So here's the modest proposal: If the government cannot fire these people, then it can assign them to other tasks in other places.  By fortuitous coincidence, the recent several years have seen downsizing in two sectors known for having very large buildings, many of them located in remote and out-of-the-way areas.  Those two sectors are manufacturing and retail.  Places like rural Ohio, Pennsylvania, Mississippi, Arkansas, and upstate New York -- not to mention northern Maine, North Dakota, South Dakota, Montana, and even Alaska -- are littered with abandoned K-Marts, JC Penney's and Sears stores, as well as abandoned factories of all sorts.  These buildings can be leased for a song.  Hundreds of federal employees can be assigned to each such location.

Send each such employee a memo:  "Starting Monday morning at 9 AM, your job will be located at the former Sears Hometown store, 2308 11th Avenue West, Williston, North Dakota.  If you report for work, you will await such assignments as may be given to you at that location.  If you do not show up, your pay will be continued until your unused vacation and sick leave are exhausted, and then your pay will stop."

Inside the former Sears or K-Mart, there can be row upon row of hundreds of desks and chairs.  But I highly recommend that these employees not be provided with any computer or cell phone at taxpayer expense.  Why waste the money?  They can communicate with headquarters in Washington by U.S. mail.  It's not like they are doing anything productive.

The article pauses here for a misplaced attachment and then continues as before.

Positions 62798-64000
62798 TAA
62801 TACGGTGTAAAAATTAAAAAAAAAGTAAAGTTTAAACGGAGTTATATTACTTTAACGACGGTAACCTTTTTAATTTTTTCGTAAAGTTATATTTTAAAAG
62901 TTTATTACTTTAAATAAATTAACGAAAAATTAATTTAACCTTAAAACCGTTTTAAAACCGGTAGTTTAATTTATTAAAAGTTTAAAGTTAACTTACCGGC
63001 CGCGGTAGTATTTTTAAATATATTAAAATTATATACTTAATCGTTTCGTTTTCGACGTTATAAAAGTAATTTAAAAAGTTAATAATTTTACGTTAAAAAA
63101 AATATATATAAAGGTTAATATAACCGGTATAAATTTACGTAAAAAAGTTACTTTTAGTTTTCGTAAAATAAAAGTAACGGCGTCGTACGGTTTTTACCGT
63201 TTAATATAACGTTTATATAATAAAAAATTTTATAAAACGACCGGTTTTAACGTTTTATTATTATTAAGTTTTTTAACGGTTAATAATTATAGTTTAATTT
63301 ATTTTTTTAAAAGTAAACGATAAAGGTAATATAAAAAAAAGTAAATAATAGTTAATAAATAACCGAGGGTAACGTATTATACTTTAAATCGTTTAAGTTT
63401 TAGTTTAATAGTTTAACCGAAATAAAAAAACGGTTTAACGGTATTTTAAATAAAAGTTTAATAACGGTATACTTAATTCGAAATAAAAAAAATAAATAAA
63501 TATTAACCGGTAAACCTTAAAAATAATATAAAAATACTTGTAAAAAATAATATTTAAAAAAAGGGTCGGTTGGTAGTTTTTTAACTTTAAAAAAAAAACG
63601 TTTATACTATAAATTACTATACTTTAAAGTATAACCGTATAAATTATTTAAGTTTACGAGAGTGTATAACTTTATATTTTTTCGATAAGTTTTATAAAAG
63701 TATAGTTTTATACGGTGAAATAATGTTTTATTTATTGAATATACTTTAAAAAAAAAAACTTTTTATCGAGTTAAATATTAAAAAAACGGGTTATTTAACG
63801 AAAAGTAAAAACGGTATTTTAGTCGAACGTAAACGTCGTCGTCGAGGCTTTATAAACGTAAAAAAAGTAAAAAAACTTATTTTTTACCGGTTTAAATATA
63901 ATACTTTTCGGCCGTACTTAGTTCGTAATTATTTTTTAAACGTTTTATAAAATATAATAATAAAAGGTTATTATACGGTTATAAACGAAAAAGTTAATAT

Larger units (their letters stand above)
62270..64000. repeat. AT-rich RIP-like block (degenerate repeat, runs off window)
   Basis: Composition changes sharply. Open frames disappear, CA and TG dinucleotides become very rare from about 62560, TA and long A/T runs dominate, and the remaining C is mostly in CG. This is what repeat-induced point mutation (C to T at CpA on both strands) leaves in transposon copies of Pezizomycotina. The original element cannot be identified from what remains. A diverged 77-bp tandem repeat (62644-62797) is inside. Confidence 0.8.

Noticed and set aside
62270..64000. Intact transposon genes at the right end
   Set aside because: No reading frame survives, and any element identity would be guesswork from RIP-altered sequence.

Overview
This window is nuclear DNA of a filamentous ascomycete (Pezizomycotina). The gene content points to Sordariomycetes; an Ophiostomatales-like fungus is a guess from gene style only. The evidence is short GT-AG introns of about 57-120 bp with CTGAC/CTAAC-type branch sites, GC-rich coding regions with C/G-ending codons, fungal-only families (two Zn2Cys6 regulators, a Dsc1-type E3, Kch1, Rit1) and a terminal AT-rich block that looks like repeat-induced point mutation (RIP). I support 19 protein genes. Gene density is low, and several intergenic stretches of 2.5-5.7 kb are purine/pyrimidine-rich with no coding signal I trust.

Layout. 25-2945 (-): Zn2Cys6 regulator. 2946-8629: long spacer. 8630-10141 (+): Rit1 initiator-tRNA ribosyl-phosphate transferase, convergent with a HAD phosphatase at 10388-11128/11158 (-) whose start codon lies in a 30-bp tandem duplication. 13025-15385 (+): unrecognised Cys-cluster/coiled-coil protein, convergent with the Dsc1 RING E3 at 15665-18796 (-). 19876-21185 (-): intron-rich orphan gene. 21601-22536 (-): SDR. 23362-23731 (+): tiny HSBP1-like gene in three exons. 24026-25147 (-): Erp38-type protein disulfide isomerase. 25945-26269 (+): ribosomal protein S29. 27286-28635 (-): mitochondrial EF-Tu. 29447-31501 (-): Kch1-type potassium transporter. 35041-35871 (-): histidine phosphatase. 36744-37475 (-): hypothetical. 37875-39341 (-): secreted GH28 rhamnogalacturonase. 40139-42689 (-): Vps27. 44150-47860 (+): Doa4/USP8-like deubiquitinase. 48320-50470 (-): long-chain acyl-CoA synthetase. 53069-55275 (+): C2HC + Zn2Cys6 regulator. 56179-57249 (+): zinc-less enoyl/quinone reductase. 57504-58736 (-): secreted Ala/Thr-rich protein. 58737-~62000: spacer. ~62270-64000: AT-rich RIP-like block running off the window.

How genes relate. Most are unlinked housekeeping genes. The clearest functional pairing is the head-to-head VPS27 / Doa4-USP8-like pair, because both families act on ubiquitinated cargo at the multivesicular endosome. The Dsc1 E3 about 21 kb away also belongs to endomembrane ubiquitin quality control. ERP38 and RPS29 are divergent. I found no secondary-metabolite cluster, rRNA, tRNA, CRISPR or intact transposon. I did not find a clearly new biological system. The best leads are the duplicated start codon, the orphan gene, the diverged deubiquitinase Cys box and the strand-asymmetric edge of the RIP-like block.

Something tells me that the incoming Trump team will stop short of adopting my proposal.  But they should adopt it.  For the next four years, essentially every federal employee in Washington is going to be conducting an unrelenting guerilla campaign to undermine everything the administration wants to do.  If the administration only pushes back a little, it will be steamrolled by the permanent government Blob.  Time to act decisively!  If anyone can do that, it is Trump.

UPDATE, December 16:  The normally sensible Megan McArdle at Bloomberg View comments on the Trump transition team questionnaire to the Department of Energy (asking for names of DOE employees working on "climate change" matters) as follows:

[The Department of Energy] should not comply with this request unless some law requires it. This request reeks of witch-hunting people because they might have views on climate change that our president-elect, or someone on his staff, dislike. That is no way to run an organization, or a nation.

What?  The incoming administration has an absolute right to find out who is working on what, and to re-direct people from working on Project A to Project B.  Career employees have no "right" to continue to spend taxpayer resources on projects that the newly elected representatives of the people do not want done.  How is this a "witch hunt"?  If the new people do not find out who is working on Project A, and stop that work, and direct the effort over to Project B, then they are not doing their job.